Sue O'Sullivan says the present legislation, Bill C-32, is welcome, but a few well-chosen amendments before it becomes law would do more to help people affected by crime.
"The introduction of a victims bill of rights marks a significant cultural shift in Canada towards a system that recognizes the important role that victims have to play and that more fully considers and integrates victims into Canada's criminal justice system," O'Sullivan said.
"That being said, the bill fails to fully address the breadth and depth of victims' needs and concerns. As the bill moves through the parliamentary process, I will be pushing for further change to strengthen the bill and I encourage all Canadians to do the same."
Her office had presented a sheaf of suggestions for inclusion in the legislation.
"When you look at some of the recommendations, we had almost 30 recommendations and I would say just about half were met either in whole or partially, but we still have work to do."
For instance, the bill leaves it to victims to enforce restitution orders against wrongdoers.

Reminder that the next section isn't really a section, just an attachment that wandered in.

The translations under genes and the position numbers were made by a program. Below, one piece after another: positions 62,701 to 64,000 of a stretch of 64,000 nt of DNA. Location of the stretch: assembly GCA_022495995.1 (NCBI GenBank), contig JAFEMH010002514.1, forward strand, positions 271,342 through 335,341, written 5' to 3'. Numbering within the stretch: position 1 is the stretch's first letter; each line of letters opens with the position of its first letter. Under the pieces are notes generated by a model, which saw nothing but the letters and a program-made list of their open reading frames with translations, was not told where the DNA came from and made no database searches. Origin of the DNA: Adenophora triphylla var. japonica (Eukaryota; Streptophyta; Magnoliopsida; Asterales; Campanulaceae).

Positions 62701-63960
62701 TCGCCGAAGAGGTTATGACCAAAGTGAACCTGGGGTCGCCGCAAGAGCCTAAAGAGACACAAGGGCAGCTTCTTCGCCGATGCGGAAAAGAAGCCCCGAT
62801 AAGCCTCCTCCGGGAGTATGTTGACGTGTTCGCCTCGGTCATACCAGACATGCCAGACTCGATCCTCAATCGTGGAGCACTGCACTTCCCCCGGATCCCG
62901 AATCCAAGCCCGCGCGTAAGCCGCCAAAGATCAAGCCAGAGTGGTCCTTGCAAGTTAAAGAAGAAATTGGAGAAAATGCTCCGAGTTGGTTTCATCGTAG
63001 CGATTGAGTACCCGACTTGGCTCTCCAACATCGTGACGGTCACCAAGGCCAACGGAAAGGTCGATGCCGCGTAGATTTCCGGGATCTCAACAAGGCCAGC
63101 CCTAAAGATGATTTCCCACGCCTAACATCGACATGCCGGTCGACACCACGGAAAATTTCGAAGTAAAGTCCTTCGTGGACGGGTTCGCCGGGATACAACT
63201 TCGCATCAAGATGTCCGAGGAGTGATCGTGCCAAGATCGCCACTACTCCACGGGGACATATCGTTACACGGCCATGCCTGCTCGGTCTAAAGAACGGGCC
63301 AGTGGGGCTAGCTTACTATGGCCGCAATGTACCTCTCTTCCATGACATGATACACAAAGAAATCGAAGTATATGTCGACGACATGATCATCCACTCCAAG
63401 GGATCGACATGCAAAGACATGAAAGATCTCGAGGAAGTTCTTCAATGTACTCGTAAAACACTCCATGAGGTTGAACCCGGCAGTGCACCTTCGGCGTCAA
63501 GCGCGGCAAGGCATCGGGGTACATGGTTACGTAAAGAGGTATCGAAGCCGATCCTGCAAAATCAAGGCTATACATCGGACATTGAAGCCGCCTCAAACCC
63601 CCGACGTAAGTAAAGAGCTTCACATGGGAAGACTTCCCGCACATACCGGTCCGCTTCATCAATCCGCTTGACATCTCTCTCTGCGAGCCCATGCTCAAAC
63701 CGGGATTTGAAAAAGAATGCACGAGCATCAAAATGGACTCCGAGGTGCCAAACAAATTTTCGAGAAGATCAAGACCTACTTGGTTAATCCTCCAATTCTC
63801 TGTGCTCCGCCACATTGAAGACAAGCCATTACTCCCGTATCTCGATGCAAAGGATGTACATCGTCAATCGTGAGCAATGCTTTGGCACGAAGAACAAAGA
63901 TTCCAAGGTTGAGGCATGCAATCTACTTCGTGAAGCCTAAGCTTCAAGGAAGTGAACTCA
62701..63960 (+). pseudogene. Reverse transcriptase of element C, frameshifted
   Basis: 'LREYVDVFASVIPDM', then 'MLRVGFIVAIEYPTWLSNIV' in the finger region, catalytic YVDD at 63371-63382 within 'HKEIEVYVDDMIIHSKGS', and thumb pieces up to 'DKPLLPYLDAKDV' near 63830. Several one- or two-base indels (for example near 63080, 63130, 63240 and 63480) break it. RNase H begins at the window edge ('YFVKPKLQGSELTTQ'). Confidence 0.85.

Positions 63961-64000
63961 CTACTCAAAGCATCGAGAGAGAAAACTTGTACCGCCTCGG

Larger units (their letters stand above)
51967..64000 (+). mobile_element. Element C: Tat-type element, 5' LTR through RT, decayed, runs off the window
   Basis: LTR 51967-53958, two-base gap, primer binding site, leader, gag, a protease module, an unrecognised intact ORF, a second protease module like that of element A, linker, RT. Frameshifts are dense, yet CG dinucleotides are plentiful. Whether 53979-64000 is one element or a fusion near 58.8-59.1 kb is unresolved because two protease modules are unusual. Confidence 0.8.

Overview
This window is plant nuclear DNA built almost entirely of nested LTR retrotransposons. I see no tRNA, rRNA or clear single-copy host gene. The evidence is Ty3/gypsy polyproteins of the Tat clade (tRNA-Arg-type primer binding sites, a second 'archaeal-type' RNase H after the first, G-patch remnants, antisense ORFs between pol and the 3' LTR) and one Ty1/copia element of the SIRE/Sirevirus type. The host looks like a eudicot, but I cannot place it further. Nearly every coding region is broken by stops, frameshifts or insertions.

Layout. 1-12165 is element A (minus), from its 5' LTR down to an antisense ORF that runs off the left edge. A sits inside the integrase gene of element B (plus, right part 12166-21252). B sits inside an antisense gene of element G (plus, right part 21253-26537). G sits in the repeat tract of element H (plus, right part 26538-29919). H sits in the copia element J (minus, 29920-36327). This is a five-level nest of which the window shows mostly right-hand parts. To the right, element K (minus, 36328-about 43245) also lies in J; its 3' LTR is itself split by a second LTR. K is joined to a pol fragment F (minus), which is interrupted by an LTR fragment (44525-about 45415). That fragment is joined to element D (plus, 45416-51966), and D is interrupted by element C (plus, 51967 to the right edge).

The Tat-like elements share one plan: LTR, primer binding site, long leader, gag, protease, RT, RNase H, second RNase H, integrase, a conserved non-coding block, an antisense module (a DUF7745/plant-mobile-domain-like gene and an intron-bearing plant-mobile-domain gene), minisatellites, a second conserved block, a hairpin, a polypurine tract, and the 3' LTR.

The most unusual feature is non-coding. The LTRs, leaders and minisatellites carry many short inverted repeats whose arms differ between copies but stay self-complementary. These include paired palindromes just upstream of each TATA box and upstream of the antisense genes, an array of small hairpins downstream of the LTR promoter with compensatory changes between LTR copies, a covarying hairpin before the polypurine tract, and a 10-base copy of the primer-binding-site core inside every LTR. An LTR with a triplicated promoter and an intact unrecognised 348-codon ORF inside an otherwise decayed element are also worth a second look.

O'Sullivan argued that restitution orders are part of a criminal's sentence and should be enforced by the authorities, not by victims going to civil court.
She also says victims should have a general right to attend parole hearings. Now, they must apply to sit in, just like any other member of the public.
Among other weaknesses pointed out by O'Sullivan:
— The bill provides for enhanced information-sharing, but does not outline the responsibilities for this in specific terms
— It does not address the fact that most victims don't know they need to register with the parole board or the Correctional Service of Canada in order to receive information about the offender who harmed them.
— The bill allows certain victims to be informed of a plea bargain, but it does not allow victims to have a say before a plea is accepted.
The legislation has yet to receive second reading in the House of Commons.
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